After the Assessment: Disclosing That a Person Is Unsafe to Drive
Once fitness to drive has been assessed, if the findings suggest an unacceptable risk, they must be acted on. Many clinicians find the disclosure of unfitness to drive to be a difficult, if not painful, task that fundamentally alters the physician-patient relationship. They understandably express a desire to avoid this potentially confrontational situation as they fear it will emotionally harm patients and may result in these patients, and their families, leaving their practice.27,28 As outlined in the Canadian Medical Association guidelines, physicians in most provinces are legally required to assess and report persons with dementia who are unsafe to drive.3 Even in jurisdictions where reporting is not mandated, it is still possible for physicians to be sued if their patient with dementia injures others in a car crash. Disclosure becomes unavoidable. However, as in many areas of medicine, the manner in which bad news is disclosed can moderate the negative impact on patients and families. Table 2 presents an approach that has been employed clinically by one of authors (F.M.) and that has formed the basis for presentations given on behalf of the Ontario Alzheimer Knowledge Exchange (accessible on the Exchange’s dementia and driving resource webpage at www.drivinganddementia.org ). Once a physician has disclosed a finding of unfitness to drive, it is generally prudent to also provide the finding in writing to the patient and family as the patient may forget the conversation. A sample letter is provided in Figure 3. For legal reasons, the disclosure meeting (including the date and participants’ names) should be documented in the patient’s chart.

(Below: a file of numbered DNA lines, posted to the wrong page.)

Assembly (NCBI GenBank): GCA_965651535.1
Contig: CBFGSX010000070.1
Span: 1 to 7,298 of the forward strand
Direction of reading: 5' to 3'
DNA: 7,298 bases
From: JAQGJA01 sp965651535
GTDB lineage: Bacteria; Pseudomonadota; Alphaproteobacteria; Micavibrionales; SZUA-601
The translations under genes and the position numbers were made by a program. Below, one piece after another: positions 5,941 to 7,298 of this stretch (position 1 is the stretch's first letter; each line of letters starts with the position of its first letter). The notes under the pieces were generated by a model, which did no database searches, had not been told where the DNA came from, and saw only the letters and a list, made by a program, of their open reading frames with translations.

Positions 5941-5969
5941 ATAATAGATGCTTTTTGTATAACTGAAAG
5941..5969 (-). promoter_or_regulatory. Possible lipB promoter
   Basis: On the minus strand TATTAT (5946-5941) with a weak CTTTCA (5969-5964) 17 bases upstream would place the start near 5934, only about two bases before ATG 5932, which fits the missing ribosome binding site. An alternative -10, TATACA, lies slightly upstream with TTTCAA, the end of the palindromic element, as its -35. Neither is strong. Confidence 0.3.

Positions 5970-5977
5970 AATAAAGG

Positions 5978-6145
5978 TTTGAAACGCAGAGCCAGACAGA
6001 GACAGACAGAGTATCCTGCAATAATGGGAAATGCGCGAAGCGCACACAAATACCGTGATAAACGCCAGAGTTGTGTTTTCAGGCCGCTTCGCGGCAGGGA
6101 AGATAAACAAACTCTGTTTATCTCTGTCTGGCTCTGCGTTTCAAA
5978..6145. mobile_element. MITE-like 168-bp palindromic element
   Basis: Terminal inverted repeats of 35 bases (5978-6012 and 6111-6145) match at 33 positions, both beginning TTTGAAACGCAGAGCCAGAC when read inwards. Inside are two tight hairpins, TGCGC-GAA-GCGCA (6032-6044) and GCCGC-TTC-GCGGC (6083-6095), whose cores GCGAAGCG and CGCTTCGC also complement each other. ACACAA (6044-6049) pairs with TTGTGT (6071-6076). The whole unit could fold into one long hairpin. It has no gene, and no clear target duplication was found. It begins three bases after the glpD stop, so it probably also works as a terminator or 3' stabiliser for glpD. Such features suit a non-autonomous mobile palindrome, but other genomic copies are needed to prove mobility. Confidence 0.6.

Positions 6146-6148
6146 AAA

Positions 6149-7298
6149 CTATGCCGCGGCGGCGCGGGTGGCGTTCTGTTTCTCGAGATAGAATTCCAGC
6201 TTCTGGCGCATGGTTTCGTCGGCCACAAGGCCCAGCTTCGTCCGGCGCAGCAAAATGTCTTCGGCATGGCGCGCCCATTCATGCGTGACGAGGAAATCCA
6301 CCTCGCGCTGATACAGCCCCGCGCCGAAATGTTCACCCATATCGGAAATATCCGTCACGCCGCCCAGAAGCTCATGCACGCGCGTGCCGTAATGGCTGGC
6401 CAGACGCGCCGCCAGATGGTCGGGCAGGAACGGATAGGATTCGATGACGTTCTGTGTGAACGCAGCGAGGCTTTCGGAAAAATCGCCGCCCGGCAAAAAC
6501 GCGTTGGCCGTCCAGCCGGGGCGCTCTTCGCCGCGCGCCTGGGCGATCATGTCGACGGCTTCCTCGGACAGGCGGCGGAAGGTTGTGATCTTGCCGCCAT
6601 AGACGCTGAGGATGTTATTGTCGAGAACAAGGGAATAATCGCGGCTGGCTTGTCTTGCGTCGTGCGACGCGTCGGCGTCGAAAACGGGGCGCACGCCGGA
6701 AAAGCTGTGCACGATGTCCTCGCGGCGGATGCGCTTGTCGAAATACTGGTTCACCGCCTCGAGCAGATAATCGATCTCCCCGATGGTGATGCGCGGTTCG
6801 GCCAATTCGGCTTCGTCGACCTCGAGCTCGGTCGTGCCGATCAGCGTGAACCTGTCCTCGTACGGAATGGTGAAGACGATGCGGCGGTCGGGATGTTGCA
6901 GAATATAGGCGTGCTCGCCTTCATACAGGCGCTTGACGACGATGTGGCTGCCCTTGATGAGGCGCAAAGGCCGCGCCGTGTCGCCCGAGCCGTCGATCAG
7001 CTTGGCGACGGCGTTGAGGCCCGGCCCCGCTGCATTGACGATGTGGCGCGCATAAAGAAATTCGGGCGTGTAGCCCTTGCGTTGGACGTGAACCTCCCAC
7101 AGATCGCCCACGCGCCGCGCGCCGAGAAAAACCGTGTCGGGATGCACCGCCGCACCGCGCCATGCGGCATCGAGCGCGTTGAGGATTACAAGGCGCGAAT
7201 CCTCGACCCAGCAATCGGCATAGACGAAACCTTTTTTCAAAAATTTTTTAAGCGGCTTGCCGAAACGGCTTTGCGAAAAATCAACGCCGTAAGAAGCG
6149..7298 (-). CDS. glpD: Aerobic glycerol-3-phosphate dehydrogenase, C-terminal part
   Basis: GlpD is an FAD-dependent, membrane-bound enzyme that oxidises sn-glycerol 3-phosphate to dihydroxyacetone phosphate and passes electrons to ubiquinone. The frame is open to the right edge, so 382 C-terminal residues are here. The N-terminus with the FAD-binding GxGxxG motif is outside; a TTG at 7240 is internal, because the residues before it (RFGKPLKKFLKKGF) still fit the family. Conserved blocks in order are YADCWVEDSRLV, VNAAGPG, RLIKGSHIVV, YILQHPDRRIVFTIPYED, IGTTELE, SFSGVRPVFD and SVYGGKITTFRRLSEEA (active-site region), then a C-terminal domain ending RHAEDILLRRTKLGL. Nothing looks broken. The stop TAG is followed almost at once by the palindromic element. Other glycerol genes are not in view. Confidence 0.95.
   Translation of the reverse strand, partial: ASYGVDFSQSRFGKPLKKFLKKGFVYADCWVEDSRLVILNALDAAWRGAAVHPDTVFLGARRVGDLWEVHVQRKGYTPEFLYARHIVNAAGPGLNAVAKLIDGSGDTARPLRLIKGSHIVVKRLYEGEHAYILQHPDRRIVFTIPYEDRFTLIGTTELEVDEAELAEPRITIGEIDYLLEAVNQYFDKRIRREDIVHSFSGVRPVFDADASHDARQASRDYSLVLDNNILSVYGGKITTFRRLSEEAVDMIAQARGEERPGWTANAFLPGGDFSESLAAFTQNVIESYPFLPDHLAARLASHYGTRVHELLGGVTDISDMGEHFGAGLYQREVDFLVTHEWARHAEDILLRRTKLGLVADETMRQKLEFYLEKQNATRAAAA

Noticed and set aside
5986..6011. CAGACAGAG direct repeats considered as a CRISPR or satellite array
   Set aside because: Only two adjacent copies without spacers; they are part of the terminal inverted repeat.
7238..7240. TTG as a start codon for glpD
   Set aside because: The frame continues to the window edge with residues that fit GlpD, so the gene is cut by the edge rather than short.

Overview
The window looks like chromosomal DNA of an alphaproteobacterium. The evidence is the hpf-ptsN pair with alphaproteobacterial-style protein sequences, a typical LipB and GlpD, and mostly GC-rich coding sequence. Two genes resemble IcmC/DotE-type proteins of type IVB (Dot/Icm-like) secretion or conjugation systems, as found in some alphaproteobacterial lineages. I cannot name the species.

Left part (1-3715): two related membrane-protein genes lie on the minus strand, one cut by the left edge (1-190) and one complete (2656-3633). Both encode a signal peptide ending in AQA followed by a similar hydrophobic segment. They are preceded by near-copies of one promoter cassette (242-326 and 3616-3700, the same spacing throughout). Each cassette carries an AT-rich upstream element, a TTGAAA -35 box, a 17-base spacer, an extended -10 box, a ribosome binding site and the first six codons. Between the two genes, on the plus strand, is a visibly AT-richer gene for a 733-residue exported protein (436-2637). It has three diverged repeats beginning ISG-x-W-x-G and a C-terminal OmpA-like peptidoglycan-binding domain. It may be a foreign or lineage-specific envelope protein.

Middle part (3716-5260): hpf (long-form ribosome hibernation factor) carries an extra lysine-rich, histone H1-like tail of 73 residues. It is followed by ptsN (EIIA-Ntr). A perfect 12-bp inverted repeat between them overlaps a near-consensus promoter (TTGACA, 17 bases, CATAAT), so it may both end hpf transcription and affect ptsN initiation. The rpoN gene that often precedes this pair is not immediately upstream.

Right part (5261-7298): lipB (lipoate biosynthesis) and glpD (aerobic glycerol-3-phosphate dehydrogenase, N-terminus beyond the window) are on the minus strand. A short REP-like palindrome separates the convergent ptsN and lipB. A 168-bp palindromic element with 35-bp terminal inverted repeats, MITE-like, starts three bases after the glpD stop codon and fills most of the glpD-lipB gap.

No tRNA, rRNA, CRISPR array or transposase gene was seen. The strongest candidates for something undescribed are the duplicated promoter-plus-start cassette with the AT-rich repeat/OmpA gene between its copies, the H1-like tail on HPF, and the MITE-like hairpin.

By employing approaches such as those presented in Tables 2 and 3, clinicians with baseline knowledge of a patient can assess fitness to drive in a relatively short period of time and can appropriately select only those patients who truly need referral for further in-depth assessment of fitness to drive. By not referring patients whose fitness to drive can be determined in the primary physician’s office, our system will be able to better adapt to the rapidly growing numbers of older drivers who truly require specialized assessment of fitness to drive. To preserve public safety, provinces must better fund their ministries of transportation to allow these ministries to, in turn, fund comprehensive on-road testing for the escalating number of persons with mild dementia whose fitness to drive cannot be determined without an on-road test. To do otherwise will perpetuate the disincentives to physician assessment and reporting of fitness to drive described above and will place the general public at unnecessary risk.
For those interested in learning more regarding the evaluation of fitness to drive in dementia, we recommend the Ontario Alzheimer Knowledge Exchange dementia and driving resources available at www.drivinganddementia.org, and the Dementia and Driving Toolkit, available on the Regional Geriatric Program of Eastern Ontario website at www.rgpeo.com.
No competing financial interests declared.